Metro and The Academy release only known film of 1939 Union Station opening parade shot by famed animator who created Jiminy Cricket


In honor of Union Station’s 75th Anniversary, Metro and the Academy of Motion Picture Arts and Sciences, in cooperation with the family of Ward Kimball, have restored the only known footage of the historic opening. The parade, documented in the home movie, drew half a million spectators to downtown Los Angeles.

This silent 6-minute color film clip features train engines, vintage automobiles and spectators from the parade on May 3, 1939. The home movie was shot by legendary Disney animator Ward Kimball, creator of numerous classic Disney characters, including Jiminy Cricket in “Pinocchio”, Tweedledee and Tweedledum in “Alice in Wonderland” and Lucifer the Cat in “Cinderella.” In 1970, Kimball received an Academy Award for Best Short Subject (Cartoon) for “It’s Tough to be a Bird.”

Ward Kimball, circa 1948

Ward Kimball, circa 1948

Kimball, was an avid railway enthusiast and collector of old railroad memorabilia. His personal film collection at the Academy Film Archive includes footage of Kimball’s own Grizzly Flats Railroad and documentation of a range of transportation technologies.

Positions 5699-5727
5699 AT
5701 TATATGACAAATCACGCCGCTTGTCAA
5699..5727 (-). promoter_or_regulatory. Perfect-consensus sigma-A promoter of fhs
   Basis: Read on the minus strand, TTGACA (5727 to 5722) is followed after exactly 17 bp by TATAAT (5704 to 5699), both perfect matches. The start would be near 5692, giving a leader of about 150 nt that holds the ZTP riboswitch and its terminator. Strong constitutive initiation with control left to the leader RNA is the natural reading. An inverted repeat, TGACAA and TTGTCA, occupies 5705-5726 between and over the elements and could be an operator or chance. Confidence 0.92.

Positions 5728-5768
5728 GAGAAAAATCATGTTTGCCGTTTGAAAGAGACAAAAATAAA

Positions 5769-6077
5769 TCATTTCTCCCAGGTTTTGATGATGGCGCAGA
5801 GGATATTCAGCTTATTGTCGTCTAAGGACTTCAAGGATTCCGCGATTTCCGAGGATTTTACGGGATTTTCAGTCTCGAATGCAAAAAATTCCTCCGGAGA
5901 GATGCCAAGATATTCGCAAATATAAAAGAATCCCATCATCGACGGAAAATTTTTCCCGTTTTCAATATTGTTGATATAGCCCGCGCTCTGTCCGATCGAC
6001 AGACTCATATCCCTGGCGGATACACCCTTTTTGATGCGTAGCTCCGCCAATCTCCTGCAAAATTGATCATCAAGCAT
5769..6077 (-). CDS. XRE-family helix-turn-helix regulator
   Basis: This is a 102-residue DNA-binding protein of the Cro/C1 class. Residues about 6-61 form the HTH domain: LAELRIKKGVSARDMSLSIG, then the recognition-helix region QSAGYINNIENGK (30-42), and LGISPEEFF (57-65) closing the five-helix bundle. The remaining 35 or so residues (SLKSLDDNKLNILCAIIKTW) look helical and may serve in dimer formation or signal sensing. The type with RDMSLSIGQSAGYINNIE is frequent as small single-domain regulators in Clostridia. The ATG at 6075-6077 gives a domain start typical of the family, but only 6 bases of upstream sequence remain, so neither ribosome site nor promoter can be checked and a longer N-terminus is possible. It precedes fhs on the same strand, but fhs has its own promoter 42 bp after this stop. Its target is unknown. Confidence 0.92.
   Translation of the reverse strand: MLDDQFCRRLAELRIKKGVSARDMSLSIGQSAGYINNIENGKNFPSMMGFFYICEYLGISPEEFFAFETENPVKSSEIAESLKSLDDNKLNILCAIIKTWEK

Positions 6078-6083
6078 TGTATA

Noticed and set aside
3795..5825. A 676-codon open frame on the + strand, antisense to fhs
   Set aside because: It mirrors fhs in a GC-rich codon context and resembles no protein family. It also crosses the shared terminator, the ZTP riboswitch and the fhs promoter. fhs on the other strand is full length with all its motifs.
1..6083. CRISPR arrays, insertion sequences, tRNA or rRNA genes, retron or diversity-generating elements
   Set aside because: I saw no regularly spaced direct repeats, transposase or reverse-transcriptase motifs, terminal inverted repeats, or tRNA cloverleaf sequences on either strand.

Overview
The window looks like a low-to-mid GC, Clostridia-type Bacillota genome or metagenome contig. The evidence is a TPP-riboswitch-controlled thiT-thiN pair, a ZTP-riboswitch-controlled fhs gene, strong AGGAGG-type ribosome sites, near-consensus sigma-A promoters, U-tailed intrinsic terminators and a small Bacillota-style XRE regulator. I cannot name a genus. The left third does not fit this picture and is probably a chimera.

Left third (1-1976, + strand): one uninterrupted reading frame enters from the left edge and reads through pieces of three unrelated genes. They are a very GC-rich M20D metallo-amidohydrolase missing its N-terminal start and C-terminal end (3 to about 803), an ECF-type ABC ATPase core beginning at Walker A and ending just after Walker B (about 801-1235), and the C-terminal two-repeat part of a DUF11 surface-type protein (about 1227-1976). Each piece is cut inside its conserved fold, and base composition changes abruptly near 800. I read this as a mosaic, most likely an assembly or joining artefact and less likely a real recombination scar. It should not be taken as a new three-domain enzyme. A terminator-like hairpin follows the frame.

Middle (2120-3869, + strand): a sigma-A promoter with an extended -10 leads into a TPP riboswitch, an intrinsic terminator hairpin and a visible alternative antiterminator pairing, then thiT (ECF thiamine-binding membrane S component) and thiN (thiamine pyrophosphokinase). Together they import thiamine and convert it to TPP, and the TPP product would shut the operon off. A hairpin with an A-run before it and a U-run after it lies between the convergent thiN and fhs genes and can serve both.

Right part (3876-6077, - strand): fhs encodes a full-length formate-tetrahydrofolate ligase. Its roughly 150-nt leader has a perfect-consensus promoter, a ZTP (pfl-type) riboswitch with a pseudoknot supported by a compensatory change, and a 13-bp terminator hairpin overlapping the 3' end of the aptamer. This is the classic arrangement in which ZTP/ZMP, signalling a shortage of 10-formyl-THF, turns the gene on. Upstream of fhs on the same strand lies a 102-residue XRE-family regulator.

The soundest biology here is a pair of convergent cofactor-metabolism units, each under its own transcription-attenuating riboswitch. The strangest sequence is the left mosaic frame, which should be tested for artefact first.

The home movie begins with two locomotives that later appear in the parade: the Southern Pacific Number 1 and the Union Pacific Number 22. They are clearly being attended to … probably in preparation for their parade.appearance. If anyone recognizes the people in the clip, please let us know.

6 replies

  1. Will copies of the film clip of the LA Union Station opening parade be available to the media and public–so we don’t need to have a poorer quality video grab?

    • Hi Tom,

      The video is owned by The Academy and the Kimball family, Metro has only been granted permission to share their link. For access you would need to request through The Academy.

      Thank you,

      Anna Chen
      Writer, The Source

  2. if i’m not mistaken, the Southern Pacific Number 1 train is on display at Travel Town in Griffith Park… THis is great! thank you!

  3. Excellent footage! Viewing that was like stepping into a time machine. Thanks for sharing, and a special thanks W.K. and family for preserving
    it. The man was a true legend both in the field of animation and rail preservation. See his personal full sized backyard railroad (The Grizzley
    Flats collection) along with operating
    historic light rail cars at the Orange
    Empire Railway museum in Perris,Ca. Come ride and see how good mass transit in L.A. used to be.

  4. Interesting that it is steaming up the old freight tracks on Alameda Street. Those were still visible under the pavement at LAUS a few years ago, although I think they were probably orphaned and abandoned when the 101 Freeway slot was built. There were still freight trains on Alameda Street as far north as 7th Street in the 1990s, coming from the south.